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December 7, 2022

"Dying Inside: To End Deaths of Despair, Address the Crisis in Local Jails"

The title of this post is the title of this notable new issue brief that was produced by folks with the Addiction & Public Policy Initiative of the O’Neill Institute for National and Global Health Law (and, full disclosure, that was supported by funding from the Drug Enforcement and Policy Center).  Here is the starting text of the interesting eight-page document:

U.S. life expectancy has declined in recent years, primarily due to a series of converging public health crises that resulted in deaths from overdoses, suicides, and alcohol-related liver disease, sometimes referred to as “deaths of despair.”  More recently, COVID-19 has accelerated this trend.  These bleak numbers shine a spotlight on the historic challenges of treating medical conditions, mental health conditions, and substance use disorder (SUD), particularly in settings like local jails, which are traditionally separate from the general health care system.

Individuals entering jails and other correctional settings are more likely to have a chronic health condition or infectious disease, resulting in an increased risk to their physical health and well-being while incarcerated.  A close look at statistics from local jails demonstrates that, far from being a safe haven from these converging crises, a failure to prioritize implementation of adequate policies and protocols addressing these issues in many local jails are fueling these crises for the individuals inside and everyone in our communities.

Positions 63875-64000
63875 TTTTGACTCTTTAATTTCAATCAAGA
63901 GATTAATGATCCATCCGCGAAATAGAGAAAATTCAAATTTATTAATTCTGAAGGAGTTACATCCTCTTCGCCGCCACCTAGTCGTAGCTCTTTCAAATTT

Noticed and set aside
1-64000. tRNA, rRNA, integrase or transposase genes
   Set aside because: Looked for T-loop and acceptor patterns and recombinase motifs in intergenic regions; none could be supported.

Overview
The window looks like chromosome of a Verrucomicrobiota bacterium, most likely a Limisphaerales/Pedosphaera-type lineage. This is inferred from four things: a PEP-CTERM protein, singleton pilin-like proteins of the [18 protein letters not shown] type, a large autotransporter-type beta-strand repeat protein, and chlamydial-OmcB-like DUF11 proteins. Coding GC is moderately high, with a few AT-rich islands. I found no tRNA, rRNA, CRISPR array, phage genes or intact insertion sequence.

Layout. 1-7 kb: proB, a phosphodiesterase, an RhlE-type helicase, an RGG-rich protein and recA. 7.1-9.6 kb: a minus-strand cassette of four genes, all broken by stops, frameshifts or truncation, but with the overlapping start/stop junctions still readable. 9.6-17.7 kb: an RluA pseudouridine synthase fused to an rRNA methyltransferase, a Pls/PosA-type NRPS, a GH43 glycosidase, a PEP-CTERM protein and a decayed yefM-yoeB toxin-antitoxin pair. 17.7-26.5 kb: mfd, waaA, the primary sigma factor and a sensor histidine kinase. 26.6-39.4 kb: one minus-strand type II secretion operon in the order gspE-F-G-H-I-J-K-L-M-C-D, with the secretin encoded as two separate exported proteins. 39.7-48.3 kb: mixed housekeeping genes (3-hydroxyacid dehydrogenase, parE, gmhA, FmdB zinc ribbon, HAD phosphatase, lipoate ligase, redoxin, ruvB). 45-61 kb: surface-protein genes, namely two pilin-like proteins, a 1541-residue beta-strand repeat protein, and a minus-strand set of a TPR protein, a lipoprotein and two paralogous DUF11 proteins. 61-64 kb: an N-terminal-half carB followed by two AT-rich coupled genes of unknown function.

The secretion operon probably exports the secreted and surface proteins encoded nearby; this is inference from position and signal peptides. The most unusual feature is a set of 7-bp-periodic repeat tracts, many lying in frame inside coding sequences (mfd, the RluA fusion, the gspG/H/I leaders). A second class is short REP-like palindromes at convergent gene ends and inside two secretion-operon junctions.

According to the latest data available from 2018-2019, deaths in jail custody have increased.  Each and every one of these lost lives is a tragedy.  In addition to the human cost, deaths in jail custody also account for hundreds of millions of dollars in financial costs and legal liability for governments and jail personnel.

Efforts at the local, state, and federal levels have begun a shift toward adopting more public healthoriented approaches in correctional settings, largely driven by an acknowledgement that addressing the health care and treatment needs of incarcerated people can positively impact both these individuals and the overall health of communities.  However, government leaders and advocates at every level must undertake significant policy and practice changes to reduce deaths in jail custody and accelerate reform.

This brief outlines the legal framework on the right to adequate care and treatment for medical, mental health, and substance-related conditions in jails.  The brief also highlights the findings of original research on litigation related to deaths in jail custody and provides recommendations for reform.

Two of the authors of this report, Regina LaBelle and Shelly Weizman, authored this related commentary in The Hill titled "We can’t ignore the ties binding US deaths of despair and incarceration."

December 7, 2022 at 09:57 AM | Permalink


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